Commissioning of Research

The funding agencies determine who can apply for a specific call which, according to the interviewees, varies. An interviewee working on public funding streams mentioned that most calls are for universities and, depending on the call, partners. Only few schemes have a reverse approach. If partners are allowed or even required, there are, as has been mentioned above (Sect. 5.4.5), occasionally limita- tions/requirements as to which kind of partner organisations need to be involved. As discussed in Chap. 3 (Sect. and more specifically for England earlier in this chapter (Sect. 5.3.11), if public calls can be classified as economic activities, they would need to be commissioned according to the Altmark criteria or the rules set out in the Research Framework which contain that calls need to be nondiscriminatory and that prices reflecting market value usually need to be charged for it not to constitute state aid.

State Aid Through Staff Knowledge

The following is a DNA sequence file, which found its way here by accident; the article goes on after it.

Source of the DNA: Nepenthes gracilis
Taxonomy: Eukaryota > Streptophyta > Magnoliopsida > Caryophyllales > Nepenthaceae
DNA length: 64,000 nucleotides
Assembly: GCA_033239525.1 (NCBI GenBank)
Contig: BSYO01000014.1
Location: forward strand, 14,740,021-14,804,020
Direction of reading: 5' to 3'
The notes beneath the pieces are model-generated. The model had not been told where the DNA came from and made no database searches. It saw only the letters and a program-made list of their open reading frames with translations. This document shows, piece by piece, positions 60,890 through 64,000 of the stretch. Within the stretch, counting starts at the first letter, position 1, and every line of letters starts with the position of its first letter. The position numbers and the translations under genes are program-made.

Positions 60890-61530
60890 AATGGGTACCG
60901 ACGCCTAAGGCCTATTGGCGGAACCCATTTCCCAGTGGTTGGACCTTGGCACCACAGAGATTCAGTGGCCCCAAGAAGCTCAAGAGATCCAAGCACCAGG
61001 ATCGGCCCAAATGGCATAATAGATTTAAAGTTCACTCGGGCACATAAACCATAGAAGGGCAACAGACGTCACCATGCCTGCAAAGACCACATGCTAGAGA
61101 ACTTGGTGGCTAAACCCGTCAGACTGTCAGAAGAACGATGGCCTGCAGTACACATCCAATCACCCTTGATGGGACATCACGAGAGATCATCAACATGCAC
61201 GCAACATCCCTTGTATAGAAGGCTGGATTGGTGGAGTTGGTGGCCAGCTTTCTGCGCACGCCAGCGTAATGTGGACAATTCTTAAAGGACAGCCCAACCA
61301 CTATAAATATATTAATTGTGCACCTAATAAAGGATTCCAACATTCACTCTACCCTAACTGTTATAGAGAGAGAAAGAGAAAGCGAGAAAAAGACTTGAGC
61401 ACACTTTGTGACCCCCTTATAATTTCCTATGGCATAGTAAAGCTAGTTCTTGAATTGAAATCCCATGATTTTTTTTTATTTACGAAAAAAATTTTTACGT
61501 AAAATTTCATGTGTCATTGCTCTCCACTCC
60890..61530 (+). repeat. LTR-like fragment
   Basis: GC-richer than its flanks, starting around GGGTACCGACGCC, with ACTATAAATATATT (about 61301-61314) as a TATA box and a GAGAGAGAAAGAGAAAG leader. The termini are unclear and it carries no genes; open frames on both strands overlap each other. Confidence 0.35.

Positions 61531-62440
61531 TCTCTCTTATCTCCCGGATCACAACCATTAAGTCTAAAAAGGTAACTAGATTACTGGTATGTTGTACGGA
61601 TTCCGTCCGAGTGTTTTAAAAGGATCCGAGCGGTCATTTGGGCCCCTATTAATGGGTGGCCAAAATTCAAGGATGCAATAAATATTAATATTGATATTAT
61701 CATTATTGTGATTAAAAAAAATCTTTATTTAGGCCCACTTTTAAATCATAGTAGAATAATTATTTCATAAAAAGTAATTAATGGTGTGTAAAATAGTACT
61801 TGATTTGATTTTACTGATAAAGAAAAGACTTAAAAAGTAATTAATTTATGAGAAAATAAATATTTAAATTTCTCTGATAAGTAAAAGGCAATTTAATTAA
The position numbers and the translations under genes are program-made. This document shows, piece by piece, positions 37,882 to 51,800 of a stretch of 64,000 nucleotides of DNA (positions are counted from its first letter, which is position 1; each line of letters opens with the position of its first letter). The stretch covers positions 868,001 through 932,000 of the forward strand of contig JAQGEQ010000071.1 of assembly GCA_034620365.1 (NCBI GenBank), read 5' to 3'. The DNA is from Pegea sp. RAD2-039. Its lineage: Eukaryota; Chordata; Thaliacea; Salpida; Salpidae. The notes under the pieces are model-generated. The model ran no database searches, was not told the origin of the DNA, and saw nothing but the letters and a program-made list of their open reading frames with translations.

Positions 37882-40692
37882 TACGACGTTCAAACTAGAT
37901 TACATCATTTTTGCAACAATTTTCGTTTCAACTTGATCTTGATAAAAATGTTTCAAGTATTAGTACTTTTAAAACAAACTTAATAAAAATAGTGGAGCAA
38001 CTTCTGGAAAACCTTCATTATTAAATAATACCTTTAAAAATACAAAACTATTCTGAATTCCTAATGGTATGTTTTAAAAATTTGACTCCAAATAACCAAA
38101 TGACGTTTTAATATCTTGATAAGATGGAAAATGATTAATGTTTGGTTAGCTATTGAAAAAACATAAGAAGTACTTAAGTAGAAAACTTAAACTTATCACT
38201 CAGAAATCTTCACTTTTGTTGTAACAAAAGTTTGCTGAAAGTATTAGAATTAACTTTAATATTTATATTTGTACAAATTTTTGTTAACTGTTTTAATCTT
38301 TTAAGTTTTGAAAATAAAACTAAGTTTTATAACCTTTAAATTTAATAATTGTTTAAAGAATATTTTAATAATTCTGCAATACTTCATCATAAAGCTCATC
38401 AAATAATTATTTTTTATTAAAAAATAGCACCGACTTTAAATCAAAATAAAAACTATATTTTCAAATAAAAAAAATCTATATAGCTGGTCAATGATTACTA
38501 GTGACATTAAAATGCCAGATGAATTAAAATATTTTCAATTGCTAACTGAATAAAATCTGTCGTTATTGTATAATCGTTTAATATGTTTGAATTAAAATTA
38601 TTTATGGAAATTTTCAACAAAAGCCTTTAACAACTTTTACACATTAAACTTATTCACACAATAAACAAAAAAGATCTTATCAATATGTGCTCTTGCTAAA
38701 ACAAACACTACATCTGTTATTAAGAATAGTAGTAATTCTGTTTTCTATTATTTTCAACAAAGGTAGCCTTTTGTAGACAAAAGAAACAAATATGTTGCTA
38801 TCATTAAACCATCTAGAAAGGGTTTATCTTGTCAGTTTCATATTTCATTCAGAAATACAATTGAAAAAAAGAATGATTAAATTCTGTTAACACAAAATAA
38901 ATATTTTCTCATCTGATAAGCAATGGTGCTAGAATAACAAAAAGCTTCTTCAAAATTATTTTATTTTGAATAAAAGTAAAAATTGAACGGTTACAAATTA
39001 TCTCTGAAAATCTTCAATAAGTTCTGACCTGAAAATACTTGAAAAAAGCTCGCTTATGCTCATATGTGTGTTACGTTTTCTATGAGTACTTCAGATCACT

In the Netherlands, according to the interviewees, university staff do sometimes work in the private sector. In these cases academics would still have to follow the national code on academic integrity which researchers needed to sign and which require them inter alia to behave ethical, trustworthy and carefully. Sometimes, staff work in their own companies spun out of the university. This would be a preferred situation, as staff can retain their employment within the university whilst experimenting with the setting up and running of a company. It was mentioned by some interviewees, that such constellations became problematic if staff were in managerial positions and able to sign contracts for both sides. This would be a concern because the university could not be certain that these members of staff represented the university to its best interest. One interviewee working on legal aspects specifically mentioned, as an area for concern, the potential of favours given to spin-offs led/owned by employees because this could constitute state aid. He said that this is difficult for the research office to scrutinise since academics are managed by line management not by the research offices and the former are not involved in the spin-offs activities. However, such constellations would be rare, as most companies would quickly spin out properly and very close ties are only maintained with few. Generally, the interviewees also mentioned IPR issues which needed to be negotiated as regards ownership and publication of results as a concern in cases where staff worked in the private sector. Beyond these issues, as one interviewee working on policy pointed out, there is not much concern as regards staff knowledge being used in the private sector. Instead, the exchange would be regarded as mutually beneficial. From a competition law perspective, provided an economic activity is taking place, such arrangements could be problematic, if advantages are bestowed on companies through staff knowledge, in particular IPR creation or favourable contract conditions given to staff owned companies. There may be exemption possibilities, as we will see in the next section (Sect. 5.4.13), especially if the circumstances can qualify as innovation aid for SME which specifically involves staff exchanges.

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